When Ali Yasin Ahmen, Madhi Hashi, and Mohamed Yusef appeared in the Brooklyn courthouse last December, people were confused.
They were confused because the men were Somali; two of them had Swedish citizenship and the other held citizenship in the U.K. They were apprehended in Africa, en route to Yemen.
Under U.S. law, it turns out, someone suspected of providing “material support” to a terrorist organization targeting Americans, absent any other connection, can be indicted in the U.S.–which how three members of al-Shabaab ended up in federal custody in New York.
The three men have been charged with conspiring to provide money, guns, and manpower to the militant Islamist group before it gained international attention, claiming responsibility for the recent attack on Nairobi’s Westgate Mall.
Even in custody in New York, prosecutors worried that the three men would attempt to assist Al-Shabaab with its terror activities.
Just three days before the siege in Kenya, prosecutors filed a motion requesting the men appear in court separately to prevent them from conspiring with one another.
U.S. Attorney Loretta Lynch enumerated her concerns in a letter dated September 18. They are all the more troubling in light of the carnage in Nairobi:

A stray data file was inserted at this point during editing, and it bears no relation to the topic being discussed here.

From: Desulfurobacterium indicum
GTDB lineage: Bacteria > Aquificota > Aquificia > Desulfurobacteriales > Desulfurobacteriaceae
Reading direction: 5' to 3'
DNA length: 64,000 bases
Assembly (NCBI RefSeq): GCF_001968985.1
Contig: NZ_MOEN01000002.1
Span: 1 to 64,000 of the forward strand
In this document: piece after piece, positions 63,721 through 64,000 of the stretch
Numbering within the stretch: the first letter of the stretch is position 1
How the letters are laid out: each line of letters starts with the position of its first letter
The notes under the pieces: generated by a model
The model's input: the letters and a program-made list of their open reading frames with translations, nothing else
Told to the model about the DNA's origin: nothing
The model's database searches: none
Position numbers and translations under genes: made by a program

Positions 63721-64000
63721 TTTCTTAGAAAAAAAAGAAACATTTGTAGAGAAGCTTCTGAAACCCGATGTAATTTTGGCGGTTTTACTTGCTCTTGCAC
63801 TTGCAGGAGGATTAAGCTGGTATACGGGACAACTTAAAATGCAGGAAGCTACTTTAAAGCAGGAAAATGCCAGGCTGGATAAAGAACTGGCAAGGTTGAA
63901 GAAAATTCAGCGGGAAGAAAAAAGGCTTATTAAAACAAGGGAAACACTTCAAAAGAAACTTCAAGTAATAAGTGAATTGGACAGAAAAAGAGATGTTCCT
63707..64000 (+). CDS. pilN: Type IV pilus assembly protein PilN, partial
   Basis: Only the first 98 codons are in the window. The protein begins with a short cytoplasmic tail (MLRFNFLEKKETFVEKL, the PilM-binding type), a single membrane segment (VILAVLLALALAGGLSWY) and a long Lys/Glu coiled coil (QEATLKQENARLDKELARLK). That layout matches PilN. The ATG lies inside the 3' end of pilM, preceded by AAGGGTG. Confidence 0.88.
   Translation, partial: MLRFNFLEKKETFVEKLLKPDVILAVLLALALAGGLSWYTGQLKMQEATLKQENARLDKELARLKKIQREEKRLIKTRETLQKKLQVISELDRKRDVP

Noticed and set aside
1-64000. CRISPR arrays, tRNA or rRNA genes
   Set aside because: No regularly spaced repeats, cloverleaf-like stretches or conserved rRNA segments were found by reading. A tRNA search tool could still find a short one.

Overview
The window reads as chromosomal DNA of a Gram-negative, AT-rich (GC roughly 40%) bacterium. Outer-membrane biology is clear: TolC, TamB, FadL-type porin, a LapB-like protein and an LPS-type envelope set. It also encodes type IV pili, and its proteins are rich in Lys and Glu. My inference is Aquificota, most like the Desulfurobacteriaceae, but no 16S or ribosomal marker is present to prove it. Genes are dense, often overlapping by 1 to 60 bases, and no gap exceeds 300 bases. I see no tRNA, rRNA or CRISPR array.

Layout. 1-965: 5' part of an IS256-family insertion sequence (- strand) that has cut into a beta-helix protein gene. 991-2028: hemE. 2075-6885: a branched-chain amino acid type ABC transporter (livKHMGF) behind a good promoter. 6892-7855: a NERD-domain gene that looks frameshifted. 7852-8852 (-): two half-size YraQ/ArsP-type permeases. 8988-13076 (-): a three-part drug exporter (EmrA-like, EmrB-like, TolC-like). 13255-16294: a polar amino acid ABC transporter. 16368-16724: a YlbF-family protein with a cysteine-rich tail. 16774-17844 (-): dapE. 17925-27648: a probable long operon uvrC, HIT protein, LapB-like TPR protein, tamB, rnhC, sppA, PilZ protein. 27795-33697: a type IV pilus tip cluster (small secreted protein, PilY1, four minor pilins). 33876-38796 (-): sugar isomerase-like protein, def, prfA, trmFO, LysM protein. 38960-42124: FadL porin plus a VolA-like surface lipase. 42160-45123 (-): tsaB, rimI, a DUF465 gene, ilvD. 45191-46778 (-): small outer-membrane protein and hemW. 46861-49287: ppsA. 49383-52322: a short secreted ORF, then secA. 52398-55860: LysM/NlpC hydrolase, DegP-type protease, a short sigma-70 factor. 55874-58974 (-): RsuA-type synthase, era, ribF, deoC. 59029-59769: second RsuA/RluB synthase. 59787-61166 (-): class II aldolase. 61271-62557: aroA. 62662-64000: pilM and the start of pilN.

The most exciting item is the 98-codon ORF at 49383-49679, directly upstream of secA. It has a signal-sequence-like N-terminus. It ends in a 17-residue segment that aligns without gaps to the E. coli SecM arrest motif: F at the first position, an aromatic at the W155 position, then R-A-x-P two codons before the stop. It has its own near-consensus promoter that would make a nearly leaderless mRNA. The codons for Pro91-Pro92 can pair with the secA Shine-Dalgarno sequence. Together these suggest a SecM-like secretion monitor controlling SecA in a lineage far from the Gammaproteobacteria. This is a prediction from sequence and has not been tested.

(1) the defendants are longstanding members of al-Shabaab, a Somalia-based terrorist organization that has merged with al-Qaeda and has publicly stated its intent to harm the United States and its allies; (2) the defendants have extensive weapons and combat training and were formerly members of an elite al-Shabaab suicide bombing unit; (3) many of the defendants’ terrorist co-conspirators remain at large; and (4) the defendants are dangerous and influential foreign al-Shabaab fighters who have previously employed operational tradecraft and counter surveillance techniques to avoid detection by law enforcement authorities.
If convicted, Ali Yasin Ahmen, Madhi Hashi, and Mohamed Yusef face 30 years to life in prision.